The following people are at higher risk of complications arising from drinking polluted water:
- Pregnant women (and the fetuses)
- Immunocompromised people, such as those living with HIV/AIDS
- Young children
- Older adults
- People that have had organ transplants
- People undergoing or those that have undergone chemotherapy
The type of contaminants in the water will influence the kind of health complications you’ll suffer. The following may happen:
- Nitrates convert to nitrites in the intestines and reduce the capacity of blood to transport oxygen. An enzyme in older children quickly reverses this, but the condition can turn fatal quickly in infants.
- Lead consumption causes mental and physical developmental issues in children and infants. Prolonged lead consumption causes high blood pressure and kidney complications in adults.
- Transmission of diseases like hepatitis A, polio, cholera, dysentery, typhoid, and diarrhea may occur due to contaminated water, especially in poor sanitation areas.
- Gastrointestinal complications are caused by pathogens like cryptosporidium.
What are the best alternatives to using water from a drinking water faucet as your main water supply?
Boiling your water is a simple alternative to drinking water straight from a faucet.
You can kill the germs in the water by boiling it, but it won’t affect the nitrates, lead, pesticides, and other unwanted metals or chemical substances.
Instead, you’ll increase the concentration of these substances since boiling reduces the water volume when some of it is lost through vaporization.
Bottled water is an alternative to tap or faucet water since it has the same quality standards as tap water. But it’s not without its shortcomings. For one, it also has some contaminants in it.
The number of contaminants may differ from one bottled water company to another, with some potentially exceeding the allowable levels.
Although bottled water is treated as food when checking for safety standards, not all of it will be healthy for you.
Bottled water companies must test their water regularly, but the downside is that they are not compelled to reveal the tests’ results to their consumers.
Furthermore, unlike most community water systems that are required to reveal their water sources and what is in their water, bottled water companies do not have to disclose the source of their water.
Besides those that sell spring or mineral water, only a few others may reveal the geographical source of their water out of a desire for transparency or when asked by a customer.
Another notable disadvantage of bottled water is that it is more expensive than faucet water. It’s estimated that bottled water costs 150 to 200 times more than tap water in most places across the globe.
Your carbon footprint is high when using bottled water since most bottles are single-use only. Given that less than 10% of the world’s plastic output is recycled annually, most of the water bottles you dispose of will likely end up in landfills or bodies of water.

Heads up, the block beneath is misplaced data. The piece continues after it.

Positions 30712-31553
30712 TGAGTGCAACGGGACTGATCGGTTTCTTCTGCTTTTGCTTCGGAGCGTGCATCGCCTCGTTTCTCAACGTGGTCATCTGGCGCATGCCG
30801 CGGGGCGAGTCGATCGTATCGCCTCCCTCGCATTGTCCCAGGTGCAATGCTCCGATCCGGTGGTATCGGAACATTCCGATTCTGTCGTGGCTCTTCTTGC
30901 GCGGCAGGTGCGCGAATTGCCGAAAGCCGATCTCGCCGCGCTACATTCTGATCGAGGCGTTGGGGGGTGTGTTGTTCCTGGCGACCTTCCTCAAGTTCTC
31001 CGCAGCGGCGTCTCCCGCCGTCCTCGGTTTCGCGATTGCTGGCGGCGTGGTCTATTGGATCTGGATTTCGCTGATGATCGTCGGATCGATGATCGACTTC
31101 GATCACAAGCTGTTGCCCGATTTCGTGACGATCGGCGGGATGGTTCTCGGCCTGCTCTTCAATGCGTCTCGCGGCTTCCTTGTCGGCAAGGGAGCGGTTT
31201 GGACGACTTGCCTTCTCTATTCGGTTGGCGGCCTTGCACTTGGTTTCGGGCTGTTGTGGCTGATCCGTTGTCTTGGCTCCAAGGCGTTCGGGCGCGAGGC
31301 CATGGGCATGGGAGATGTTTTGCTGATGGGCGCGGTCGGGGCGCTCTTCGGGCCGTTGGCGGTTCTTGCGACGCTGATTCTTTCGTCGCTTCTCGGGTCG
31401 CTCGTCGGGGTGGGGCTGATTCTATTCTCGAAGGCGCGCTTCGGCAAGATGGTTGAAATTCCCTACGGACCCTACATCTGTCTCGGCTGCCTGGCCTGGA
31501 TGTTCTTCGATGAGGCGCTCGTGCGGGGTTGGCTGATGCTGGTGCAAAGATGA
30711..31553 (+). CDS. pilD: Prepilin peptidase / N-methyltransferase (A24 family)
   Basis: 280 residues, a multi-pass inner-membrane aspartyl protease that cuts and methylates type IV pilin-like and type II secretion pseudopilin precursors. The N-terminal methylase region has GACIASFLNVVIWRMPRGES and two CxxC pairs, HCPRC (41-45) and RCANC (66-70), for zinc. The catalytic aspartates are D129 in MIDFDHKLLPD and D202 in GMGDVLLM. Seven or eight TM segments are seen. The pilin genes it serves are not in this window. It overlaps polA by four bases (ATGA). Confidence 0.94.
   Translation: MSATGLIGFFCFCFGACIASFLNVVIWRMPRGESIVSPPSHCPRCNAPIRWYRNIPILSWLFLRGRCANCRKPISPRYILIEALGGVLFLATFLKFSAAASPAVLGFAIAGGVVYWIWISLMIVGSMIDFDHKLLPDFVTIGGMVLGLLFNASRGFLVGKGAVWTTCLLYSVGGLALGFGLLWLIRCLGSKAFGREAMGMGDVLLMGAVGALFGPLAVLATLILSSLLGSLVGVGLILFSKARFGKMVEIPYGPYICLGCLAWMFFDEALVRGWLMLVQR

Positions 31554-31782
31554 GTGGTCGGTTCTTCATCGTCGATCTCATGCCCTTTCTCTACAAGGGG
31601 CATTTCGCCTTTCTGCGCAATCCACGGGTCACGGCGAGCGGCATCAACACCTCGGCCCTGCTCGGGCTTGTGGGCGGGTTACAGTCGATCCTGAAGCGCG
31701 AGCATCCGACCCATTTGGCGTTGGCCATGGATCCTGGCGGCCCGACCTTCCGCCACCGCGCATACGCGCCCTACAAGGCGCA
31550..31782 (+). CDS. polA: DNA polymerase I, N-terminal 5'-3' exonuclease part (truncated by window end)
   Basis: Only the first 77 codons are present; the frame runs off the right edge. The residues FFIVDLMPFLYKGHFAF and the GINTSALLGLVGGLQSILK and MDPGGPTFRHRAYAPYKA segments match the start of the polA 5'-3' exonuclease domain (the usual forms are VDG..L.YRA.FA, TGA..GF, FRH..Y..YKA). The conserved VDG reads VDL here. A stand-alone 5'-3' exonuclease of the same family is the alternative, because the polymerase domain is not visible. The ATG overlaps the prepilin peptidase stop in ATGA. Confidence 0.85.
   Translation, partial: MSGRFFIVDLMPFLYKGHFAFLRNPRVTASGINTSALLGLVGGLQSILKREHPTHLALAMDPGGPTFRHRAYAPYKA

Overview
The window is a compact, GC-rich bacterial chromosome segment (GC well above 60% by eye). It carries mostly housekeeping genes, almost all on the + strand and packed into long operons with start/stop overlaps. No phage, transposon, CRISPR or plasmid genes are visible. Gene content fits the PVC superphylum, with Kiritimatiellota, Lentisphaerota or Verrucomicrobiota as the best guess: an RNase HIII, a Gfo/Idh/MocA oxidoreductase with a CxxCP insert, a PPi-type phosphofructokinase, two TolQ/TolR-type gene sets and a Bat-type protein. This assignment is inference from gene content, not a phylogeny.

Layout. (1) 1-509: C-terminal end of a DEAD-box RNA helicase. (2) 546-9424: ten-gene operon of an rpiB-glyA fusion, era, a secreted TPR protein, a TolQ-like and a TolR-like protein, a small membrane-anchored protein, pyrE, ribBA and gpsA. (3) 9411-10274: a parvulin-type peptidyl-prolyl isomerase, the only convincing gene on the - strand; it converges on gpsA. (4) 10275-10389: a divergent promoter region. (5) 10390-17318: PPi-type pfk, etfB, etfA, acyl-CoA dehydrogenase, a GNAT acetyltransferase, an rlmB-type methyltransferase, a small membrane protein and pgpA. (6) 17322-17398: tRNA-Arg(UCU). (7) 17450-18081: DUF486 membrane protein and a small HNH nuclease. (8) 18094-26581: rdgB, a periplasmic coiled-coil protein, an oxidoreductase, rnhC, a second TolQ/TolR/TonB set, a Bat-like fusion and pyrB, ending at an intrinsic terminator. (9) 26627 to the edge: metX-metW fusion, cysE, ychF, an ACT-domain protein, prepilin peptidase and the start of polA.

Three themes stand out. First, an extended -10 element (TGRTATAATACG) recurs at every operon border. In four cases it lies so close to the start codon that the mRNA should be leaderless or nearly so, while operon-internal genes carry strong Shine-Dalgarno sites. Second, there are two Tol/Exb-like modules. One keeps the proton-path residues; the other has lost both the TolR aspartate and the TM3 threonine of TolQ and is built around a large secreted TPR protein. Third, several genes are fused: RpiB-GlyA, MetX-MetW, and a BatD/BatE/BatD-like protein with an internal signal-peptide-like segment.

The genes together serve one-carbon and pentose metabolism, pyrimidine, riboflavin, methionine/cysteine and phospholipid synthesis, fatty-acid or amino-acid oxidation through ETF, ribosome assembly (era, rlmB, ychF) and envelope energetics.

You should use reusable water bottles in your home or business to limit the amount of plastic waste that goes into the environment.
The prevailing notion is that bottled water is safer and healthier than tap water. In countries like the US, about 61.4 million people ditched tap water for bottled water in 2017/2018, even though their water faucets have safe water.
Distilling drinking water at home is possible if you have the right equipment. This may be as simple as using two pots and condensing the vapour on a lid or an outside pot, distilling precipitation, or using a home distillation kit.
The good thing with distillation is that it removes a host of contaminants, including pesticides, organic compounds (VOCs), microorganisms, fluoride, tastes, odours, and metals like lead and aluminum.
The downside of distilling drinking water at home is that it’s time-consuming.
The upfront cost can also be massive if you must buy a distillation kit, which can cost $1,000 or more. You’ll also require lots of space under the sink, not to mention reworking your piping system!
If you don’t have the time to distill water at home, you can buy a water filter to ensure the drinking water you obtain from the faucet is healthy and clean enough for you and your loved ones.
Water filters, such as the Berkey water filters that use carbon-based filters, can remove over 200 potential impurities like traces of chlorine, viruses, fluoride, bacteria, heavy metals, and herbicides or pesticides.
Berkey water filters are sustainable, environmentally-friendly, and cost-effective. With a Berkey water filtration system in Canada, you won’t need to use 18-litre plastic jugs or non-reusable plastic water bottles. The carbon-based filters also have a long life.
Furthermore, producing a gallon of drinkable water with a Berkey filter will cost about 2 cents, which is cheaper than bottled water. The gravity-fed filters give you filtered water even when you have no electrical power, saving you even more.
You can shop Berkey water filters if you don’t want to wait several hours to distill a gallon of water, buy expensive bottled water, or risk increasing the concentration of chemicals and heavy metals in water through boiling.